Canadian Firefighter Magazine

Fit for Duty: April 2018

By Sherry Dean   

Features Fitness Health and Wellness Sherry Dean

What is fitness? It means different things to different people and can be activity-specific. For example, a fit triathlete and a fit baseball player are two very different athletes. Some would consider a “fit” person to be someone with a high level of general fitness, while others might consider sport performance and proficiency to be “fit”.

When you separate general fitness and sport performance it becomes clear that there are different training approaches for varying definitions of fitness. If you examined fire fighting as a sport, would you make changes to your training regime in order to maximize your performance?

Some people are happy to just play hockey. Go out, work hard, have a little fun and get a little fit – maybe even win a game. Some people want to master hockey. They practice plays, shots, game strategy, and condition themselves to the best they can be at their sport. There is specificity in these athletes’ training.

However, there are varying outlooks on sport and fitness, and the intention isn’t to say which is best, because it depends on the athlete and the target.

Not everyone wants to be an Olympic athlete or the firefighter equivalent of an Olympic athlete. The intention here isn’t to assume you do, but no matter your outlook on the sport, goal-specific training will help you meet your fitness targets. Your your training should be specific to your goals.


If your goal is general firefighter fitness I recommend a good balance of strength, aerobic conditioning and enough mobility training (range of motion) to help you avoid injury. However, you should take a practical approach. Firefighters need specialized skills and competencies that that vary according to your community and department functions. Interior fire fighting requires different physical skills than exterior fire fighting and rural operations are different than urban.

Some firefighters are not thrilled about climbing a 100-foot ladder. In fact, some are completely terrified. An officer probably isn’t going to send that scared firefighter up seven stories for a rescue. The officer would choose a firefighter with more specialized training or a higher level of proficiency. On the other hand, dragging a hose and carrying tools is something every frontline firefighter should be able to do without the risk of serious injury due to inability. This is an essential, not specialized, skill on the fire ground. Lives and property depend on it. Without sounding dramatic, these are simple truths.

Firefighters should condition themselves by training to the same level of performance required for operational duty. Arriving on scene physically unable to complete a task puts an extra burden on your crew and puts you at risk of injury. Be reasonable about what you are required to do on the job and be honest about your level of engagement. Build your fitness or performance program around those goals.

Time to work.

Warm-up – 2 rounds
Moderate pace. Do three rounds if you aren’t warm after two.

  • 2 minutes cardio (jog, skip, bike etc.)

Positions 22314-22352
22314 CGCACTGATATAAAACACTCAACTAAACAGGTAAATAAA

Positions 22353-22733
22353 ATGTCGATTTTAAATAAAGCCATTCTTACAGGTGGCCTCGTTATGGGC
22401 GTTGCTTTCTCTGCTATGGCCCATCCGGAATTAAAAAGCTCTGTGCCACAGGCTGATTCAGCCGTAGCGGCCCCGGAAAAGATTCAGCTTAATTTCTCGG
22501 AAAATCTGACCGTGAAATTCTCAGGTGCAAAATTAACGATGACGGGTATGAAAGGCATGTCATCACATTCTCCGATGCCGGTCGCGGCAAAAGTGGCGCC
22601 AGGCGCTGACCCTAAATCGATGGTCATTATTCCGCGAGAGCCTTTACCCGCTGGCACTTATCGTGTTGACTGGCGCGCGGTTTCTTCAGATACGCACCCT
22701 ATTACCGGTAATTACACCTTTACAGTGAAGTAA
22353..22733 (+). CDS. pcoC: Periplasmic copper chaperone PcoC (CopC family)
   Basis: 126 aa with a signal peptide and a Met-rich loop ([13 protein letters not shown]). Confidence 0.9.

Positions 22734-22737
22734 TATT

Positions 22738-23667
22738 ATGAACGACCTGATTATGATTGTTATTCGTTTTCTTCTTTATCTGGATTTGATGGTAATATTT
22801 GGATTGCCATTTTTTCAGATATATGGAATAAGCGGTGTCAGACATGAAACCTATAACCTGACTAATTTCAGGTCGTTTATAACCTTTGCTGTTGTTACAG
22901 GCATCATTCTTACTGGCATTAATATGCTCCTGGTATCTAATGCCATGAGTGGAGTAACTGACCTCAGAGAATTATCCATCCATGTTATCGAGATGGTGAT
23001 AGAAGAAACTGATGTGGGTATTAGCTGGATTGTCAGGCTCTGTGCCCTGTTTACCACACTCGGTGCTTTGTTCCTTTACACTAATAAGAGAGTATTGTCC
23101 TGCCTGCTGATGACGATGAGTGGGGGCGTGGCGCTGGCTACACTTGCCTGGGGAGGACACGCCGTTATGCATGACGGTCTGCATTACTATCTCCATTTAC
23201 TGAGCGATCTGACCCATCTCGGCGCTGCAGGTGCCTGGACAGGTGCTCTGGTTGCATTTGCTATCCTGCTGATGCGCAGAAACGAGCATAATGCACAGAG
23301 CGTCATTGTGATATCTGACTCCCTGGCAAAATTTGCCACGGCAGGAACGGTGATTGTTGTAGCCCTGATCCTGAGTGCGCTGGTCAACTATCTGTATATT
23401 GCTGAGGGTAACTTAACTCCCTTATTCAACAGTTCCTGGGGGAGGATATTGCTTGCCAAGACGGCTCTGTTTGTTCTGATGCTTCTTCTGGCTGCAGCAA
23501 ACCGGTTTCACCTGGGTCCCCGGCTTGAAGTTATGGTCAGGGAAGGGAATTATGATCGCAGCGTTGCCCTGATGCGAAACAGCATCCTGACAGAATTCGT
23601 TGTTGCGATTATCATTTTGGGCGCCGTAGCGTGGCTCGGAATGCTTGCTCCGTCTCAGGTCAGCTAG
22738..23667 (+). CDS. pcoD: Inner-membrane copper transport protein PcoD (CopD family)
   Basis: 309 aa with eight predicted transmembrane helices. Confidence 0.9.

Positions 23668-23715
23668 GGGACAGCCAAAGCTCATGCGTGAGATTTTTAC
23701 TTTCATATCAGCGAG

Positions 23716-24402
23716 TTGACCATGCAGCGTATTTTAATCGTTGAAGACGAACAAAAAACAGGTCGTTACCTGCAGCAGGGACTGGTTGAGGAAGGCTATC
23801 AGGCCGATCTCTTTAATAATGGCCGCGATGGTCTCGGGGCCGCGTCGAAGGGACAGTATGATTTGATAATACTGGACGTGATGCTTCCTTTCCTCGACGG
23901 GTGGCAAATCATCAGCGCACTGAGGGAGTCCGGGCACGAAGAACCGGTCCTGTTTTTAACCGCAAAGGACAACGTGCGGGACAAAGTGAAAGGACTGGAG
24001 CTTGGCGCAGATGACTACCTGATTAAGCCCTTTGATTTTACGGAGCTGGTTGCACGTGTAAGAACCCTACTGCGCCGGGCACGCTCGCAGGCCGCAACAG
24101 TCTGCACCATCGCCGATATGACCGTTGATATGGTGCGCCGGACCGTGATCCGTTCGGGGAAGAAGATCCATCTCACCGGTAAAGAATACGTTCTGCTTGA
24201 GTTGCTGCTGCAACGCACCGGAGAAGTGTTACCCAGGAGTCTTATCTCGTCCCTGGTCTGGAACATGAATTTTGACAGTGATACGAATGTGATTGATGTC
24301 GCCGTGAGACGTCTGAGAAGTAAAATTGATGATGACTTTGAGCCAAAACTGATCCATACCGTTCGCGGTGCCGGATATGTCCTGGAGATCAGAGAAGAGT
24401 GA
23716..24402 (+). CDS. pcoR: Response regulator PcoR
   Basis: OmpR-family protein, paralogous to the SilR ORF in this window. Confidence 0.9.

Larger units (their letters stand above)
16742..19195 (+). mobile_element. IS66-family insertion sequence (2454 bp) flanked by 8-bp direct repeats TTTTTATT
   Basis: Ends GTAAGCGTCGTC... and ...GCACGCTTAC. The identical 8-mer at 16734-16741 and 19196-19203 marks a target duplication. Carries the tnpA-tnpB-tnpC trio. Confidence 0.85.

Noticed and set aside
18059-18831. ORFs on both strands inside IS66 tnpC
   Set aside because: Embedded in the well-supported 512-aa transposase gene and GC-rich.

• 5 inch worms
  • 15 air squats
  • 10 around the world shoulder loops (light weight) or pass through with towel/pvc
  • 10 walking lunges
  • 10 tricep push-ups (narrow)

Exercise options

  1. Dumbbell: single arm ground to overhead (20 each side)
  2. Use whatever technique you like to take the weight from the floor to pressing it overhead. Clean and jerk , or snatch movement. Use good form, keeping your core and glutes engaged at all times.
  3. Push-ups: make sure your body is straight. No roll ups, no high glutes. If you need to switch to modified push-ups on your knees, that’s ok.
  4. Jumping split lunges: alternate legs each rep. Each jump is a rep. Hands hanging at side for low intensity, hands on high waist for medium intensity and hands directly overhead for high intensity.
  5. Burpees: two foot take off to jump back and two foot take off to jump forward. Try not to step back or step up.

Too easy? Next time start at 25 reps or increase weight/speed

Strength Exercise

  1. Pick the body part you most need to work on to increase strength. Choose one exercise. Yes, only one.
  2. Do two to three warm up sets of eight to 10 reps building each set.
  3. Choose a weight you can complete five reps with excellent form, but you are working hard. Complete five rounds of three to five reps. Increase your weight each round unless you cannot complete three reps. If you can’t complete three reps go back down. Your form should never suffer for a single rep.
  4. On your sixth set go down to 80 per cent of your maximum weight and go until failure. You may not get very many reps, but try for at least five to eight.


  • Round 1 – 20 reps of each exercise
  • Round 2 – 15 reps of each exercise
  • Round 3 – 10 reps of each exercise
  • Round 4 – five reps of each exercise

Cool Down/Mobility
Walk until your heart rate is lowered before starting these stretches.
Kneeling hip flexor stretch two minutes each leg: a deep lunge with back knee on the ground. Push your hips forward and downward

10 twisted cross each side: lying face down arms straight out to the side, place the left foot behind you up to your right hand as far as it will go. Hold for two seconds each rep. Breathe.

Two minutes child’s  pose: kneeling with your feet together and knees a little more than shoulder width apart, place your forehead on the ground and your arms straight out on the ground above your head. Press your underarms and torso toward the ground.

Sherry Dean is a career firefighter/engineer with Halifax Regional Fire & Emergency Service. She has more than 20 years of experience in fitness and training.

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